WhatsOnStage Logo
Home link

Review: Twelfth Night (Young Vic)

Kwame Kwei Armah and Shaina Taub's musical version of Shakespeare's comedy

Rating: 4 out of 5 stars
Gabrielle Brooks and Community Chorus in Twelfth Night
© Johan Persson

There was a festive mood at the Young Vic before the start of Twelfth Night, the show that marks the beginning of the popular Kwame Kwei-Armah's time in charge as artistic director. And that was before the show even started.

Once the cast and a community chorus of 30 people hand out pieces of jerk chicken inside the auditorium, spilling out from Robert Jones's brightly coloured, stylised Notting Hill carnival street set, the good times really began to roll. This very loose musical version of Shakespeare's comedy with music and lyrics by Shaina Taub, is far from perfect, but its benign heart and inclusive warmth make it a welcoming touchstone for the kind of theatre Kwei-Armah wants to produce.

Co-directed by him and Oskar Eustis, the show first saw the light at New York's Public Theater in 2016 as part of their Public Works Program. Odd remnants of Americana still cling: Malvolio sings of being bullied in middle school and playing baseball; there are a lot of power ballads in the US mode. But you sense the British version roughs things up a bit, making the edges more sharp, the humour more broad. Jones's marvellous set creates a tone; it is both witty and practical, allowing Toby Belch to come rolling out of The Illyria Arms and create trouble on the streets, and lovesick Duke Orsino to nip across the road to place a bottle of champagne on Olivia's front doorstep in an attempt to persuade her to love him.

Taub is good at is finding the themes of the play – the link between brother and sister which makes Viola impersonate Sebastian when she thinks he is dead (and thus cause all the play's confusions), the essential arbitrariness of love – and decking them out in song and dance numbers. Some of these are extremely good. Viola's "Disguise you are a devil's blessing", is a wonderfully sleazy riff on the things you find out about yourself when you change your outward appearance. Malvolio's Count Malvolio, is a showstopping, song and tap-dance number (excellent choreography throughout by Lizzi Gee), complete with canes, top hats and glitter. And there's an effective trio for Olivia, Orsino and Viola "If You Were My Love" that expresses longing and doubt. Some of the songs, truthfully, are pretty wallpaper-like and unmemorable. And there are moments when the collision between their contemporary colloquialism and the few remaining words of Shakespearean dialogue becomes too obvious.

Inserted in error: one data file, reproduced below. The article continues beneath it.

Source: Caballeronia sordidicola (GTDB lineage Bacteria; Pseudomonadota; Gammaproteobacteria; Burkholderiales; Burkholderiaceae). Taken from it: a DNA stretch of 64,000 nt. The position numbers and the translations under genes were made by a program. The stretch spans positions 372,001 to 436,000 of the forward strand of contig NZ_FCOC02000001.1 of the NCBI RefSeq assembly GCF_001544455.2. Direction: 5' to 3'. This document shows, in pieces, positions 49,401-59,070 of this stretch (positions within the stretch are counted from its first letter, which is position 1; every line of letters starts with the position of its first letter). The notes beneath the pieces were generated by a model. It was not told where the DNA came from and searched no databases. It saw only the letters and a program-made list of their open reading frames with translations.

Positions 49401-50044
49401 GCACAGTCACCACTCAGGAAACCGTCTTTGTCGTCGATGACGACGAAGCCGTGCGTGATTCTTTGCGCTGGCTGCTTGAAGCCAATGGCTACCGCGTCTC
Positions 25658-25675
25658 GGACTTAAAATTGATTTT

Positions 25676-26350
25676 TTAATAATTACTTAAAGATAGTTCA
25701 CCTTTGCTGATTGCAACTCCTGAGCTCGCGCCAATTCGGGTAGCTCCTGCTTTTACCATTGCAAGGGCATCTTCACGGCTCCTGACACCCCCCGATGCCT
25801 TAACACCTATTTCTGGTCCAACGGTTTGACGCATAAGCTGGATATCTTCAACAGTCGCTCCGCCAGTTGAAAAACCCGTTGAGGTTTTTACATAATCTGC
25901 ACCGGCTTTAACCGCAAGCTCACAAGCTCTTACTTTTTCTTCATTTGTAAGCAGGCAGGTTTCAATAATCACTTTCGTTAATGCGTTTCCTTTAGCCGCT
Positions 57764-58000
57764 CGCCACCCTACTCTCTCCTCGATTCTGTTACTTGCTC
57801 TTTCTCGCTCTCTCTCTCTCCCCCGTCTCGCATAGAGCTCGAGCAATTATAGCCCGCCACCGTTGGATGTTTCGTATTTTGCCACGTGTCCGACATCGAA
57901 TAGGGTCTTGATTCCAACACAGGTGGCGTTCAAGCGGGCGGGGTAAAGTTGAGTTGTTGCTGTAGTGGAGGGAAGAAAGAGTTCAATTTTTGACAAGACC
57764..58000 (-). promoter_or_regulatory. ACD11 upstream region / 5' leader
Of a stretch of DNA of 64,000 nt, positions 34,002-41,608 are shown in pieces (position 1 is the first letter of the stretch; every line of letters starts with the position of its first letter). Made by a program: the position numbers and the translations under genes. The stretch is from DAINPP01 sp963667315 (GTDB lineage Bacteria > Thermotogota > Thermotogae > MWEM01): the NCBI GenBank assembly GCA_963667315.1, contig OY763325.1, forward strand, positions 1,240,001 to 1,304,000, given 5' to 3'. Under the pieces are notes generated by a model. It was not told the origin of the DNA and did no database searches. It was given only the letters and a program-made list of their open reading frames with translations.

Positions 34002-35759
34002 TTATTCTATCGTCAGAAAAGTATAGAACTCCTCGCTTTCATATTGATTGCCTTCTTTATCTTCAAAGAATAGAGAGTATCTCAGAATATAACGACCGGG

Gabrielle Brooks and Jyuddah Jaymes in Twelfth Night
© Johan Persson

But all can be forgiven thanks to a brisk 100-minute running time, the energy of the community chorus (including some glamorous girls in sequins who bring us the news from the streets and fill in the plot points) and some lovely performances from the professional cast, which bring the entire thing to generous life and glide over the bumps.

As Viola, Gabrielle Brooks is a gentle joy, lending warmth and pathos to her love scenes with Rupert Young's awkward Orsino. Natalie Drew makes Olivia's violent mood swings both funny and understandable, and Gbemisola Ikumelo is a fine, feisty Maria and Melissa Allan a strong-voiced Feste.

As for Gerard Carey as Malvolio, swooping across the stage in a double-breasted suit and standing on a Segway, he brings brio and perfect comic timing to proceedings. The slow turn of his head, while he is still standing on the scooter, as he looks with contempt at Cesario, is a masterpiece in itself. It is in keeping with the spirit of the production that his cruel treatment at the hands of Belch and Maria is glossed over fairly quickly; he is given an explanatory number about being misunderstood ("Sometimes it's lonely being great") and allowed to join in the final chorus.

"Open our heart to each others' needs and what a good world this could be," the entire cast sing in an exuberant plea for us to learn to see through one another's eyes. It's not very Shakespearean, or very subtle. But it is undoubtedly fun.